Chemical Reactions | I'll Bee What I Am | Up to Speed
Here's an idea: Let's not test toxics on the kids
Do you keep your household chemicals under the sink? In the garage? Actually, you keep them pretty much everywhere. There are phthalates in your medicine cabinet and flame retardants in your furniture. The cans of food in your pantry are lined with bisphenol A, while everything from your carpets to your toothpaste can contain formaldehyde. And the stuff doesn't stay put: In a recent study of 2,400 Americans, the Centers for Disease Control and Prevention found chemicals—212 in all—in the blood or urine of each.
What are these substances doing to you? No one knows. Of the 82,000 industrial chemicals registered for use in the United States, fewer than 500 have been evaluated for human safety by the EPA. That's because under the 1976 federal Toxic Substances Control Act (TSCA), industrial chemicals are presumed safe unless proved otherwise. And the standard of proof is pretty high: Since the law passed, the EPA has banned only five chemicals.
Newly proposed legislation by Senator Frank Lautenberg (D-N.J.) and Representatives Bobby Rush (D-Ill.) and Henry Waxman (D-Calif.) would reverse that burden of proof. Under their Safe Chemicals Act, industry would have to prove chemicals were safe before using them in products or releasing them into the environment. It would empower the EPA to take the worst offenders off the market quickly and would require regulators to determine the aggregate effect of exposures to a given compound from a variety of sources. (At present, a baby's exposure to phthalates from a bottle is held to have no relation to his or her exposure to the same compound from a rubber ducky.)
The chemical industry is expected to strongly oppose the legislation, but the bill's timing may be just right. In May, the President's Cancer Panel issued a report saying that "the true burden of environmentally induced cancers has been grossly underestimated" and criticizing federal regulators for being "reactionary rather than precautionary." Meanwhile, consumers are spurning products that contain suspect chemicals, like Lexan water bottles and teething rings, leaving retailers stuck with items they can't sell.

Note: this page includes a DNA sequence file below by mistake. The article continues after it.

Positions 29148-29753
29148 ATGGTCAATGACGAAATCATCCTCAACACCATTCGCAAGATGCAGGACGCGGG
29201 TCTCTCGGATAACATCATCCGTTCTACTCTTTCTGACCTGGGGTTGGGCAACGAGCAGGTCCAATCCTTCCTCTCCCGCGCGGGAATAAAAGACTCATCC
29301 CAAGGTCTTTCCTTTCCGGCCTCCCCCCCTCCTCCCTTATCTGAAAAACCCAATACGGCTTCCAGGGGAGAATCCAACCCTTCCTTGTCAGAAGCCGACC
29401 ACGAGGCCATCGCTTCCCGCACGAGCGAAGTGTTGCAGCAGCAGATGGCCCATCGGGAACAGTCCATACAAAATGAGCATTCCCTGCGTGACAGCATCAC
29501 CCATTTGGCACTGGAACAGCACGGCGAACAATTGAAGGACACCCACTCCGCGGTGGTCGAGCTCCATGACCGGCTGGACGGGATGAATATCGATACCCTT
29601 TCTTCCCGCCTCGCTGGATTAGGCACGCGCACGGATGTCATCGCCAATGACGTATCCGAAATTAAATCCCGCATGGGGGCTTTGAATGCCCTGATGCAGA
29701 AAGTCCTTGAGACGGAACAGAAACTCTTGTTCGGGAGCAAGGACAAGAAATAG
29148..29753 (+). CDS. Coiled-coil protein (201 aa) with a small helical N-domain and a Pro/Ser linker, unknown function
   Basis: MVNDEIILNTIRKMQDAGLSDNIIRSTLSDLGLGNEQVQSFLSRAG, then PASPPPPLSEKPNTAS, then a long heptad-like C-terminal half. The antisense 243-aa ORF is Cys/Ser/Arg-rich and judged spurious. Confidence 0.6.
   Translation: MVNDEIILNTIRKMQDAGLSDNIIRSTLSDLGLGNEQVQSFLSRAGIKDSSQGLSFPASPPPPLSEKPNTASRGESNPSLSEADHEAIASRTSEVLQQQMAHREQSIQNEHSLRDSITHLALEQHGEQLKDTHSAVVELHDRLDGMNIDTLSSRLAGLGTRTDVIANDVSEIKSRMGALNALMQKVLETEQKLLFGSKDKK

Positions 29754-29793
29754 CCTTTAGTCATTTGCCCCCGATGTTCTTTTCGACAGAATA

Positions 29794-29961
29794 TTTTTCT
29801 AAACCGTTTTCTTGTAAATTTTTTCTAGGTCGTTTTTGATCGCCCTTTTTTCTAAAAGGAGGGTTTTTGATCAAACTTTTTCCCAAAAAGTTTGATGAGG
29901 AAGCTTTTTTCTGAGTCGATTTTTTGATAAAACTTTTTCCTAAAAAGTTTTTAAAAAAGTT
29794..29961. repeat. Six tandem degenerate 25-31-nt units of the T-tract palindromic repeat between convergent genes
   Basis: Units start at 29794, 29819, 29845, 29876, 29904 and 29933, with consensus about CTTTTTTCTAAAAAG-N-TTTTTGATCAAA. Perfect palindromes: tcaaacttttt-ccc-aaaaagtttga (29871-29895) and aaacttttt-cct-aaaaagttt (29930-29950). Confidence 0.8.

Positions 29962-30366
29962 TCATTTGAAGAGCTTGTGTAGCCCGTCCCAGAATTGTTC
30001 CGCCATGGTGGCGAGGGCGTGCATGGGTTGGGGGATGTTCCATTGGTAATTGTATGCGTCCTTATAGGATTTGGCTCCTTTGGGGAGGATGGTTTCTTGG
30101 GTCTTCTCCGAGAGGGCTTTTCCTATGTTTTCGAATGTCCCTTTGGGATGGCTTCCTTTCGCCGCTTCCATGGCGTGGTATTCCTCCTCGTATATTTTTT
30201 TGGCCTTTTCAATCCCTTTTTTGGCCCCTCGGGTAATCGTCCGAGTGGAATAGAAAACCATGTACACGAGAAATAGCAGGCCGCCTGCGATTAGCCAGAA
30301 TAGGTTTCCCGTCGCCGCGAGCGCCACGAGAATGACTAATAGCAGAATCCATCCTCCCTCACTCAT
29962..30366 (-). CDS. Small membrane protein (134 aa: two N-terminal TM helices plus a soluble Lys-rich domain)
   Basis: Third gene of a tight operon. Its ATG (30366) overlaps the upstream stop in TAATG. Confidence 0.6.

The chemical industry disparages this consumer revolt as "retail regulation," but a poll by Safer Chemicals, Healthy Families (saferchemicals.org) found that 7 out of 10 voters want to see the TSCA strengthened. —Dashka Slater
I'll Bee What I Am
Courtesy of Jerome G. Rozen/ American Museum of Natural History
It is—to mangle a line from Neil Diamond—a solitary bee, Osmia avosetta. And though researchers did know of the species, it wasn't until a fateful day of "absolute synchronicity" this spring that two groups of scientists—one doing fieldwork near Antalya, Turkey, and the other a thousand miles away, near Sepidan, Iran—were able to observe how the female bee builds her nest from flower petals.
This careful construction involves the bee's biting off the petals and flying them, one at a time, to a half-inch crevice in the ground. After the underground nursery is lined with multihued wallpaper, the mother bee adds a coat of reinforcing mud, then a second layer of petals. She places a dollop of larvae-sustaining nectar and pollen at the bottom of the floral nest, lays her egg, carefully tucks it under the petals, and plugs the crevice with mud to fend off predators.
In about four days the egg hatches. The larva eats the food its mother has left, spins a cocoon, and waits for spring. Then it emerges as an adult and heads off on its own, perhaps to pollinate the flowers whose petals will later be fashioned into a nest. —M. P. Klier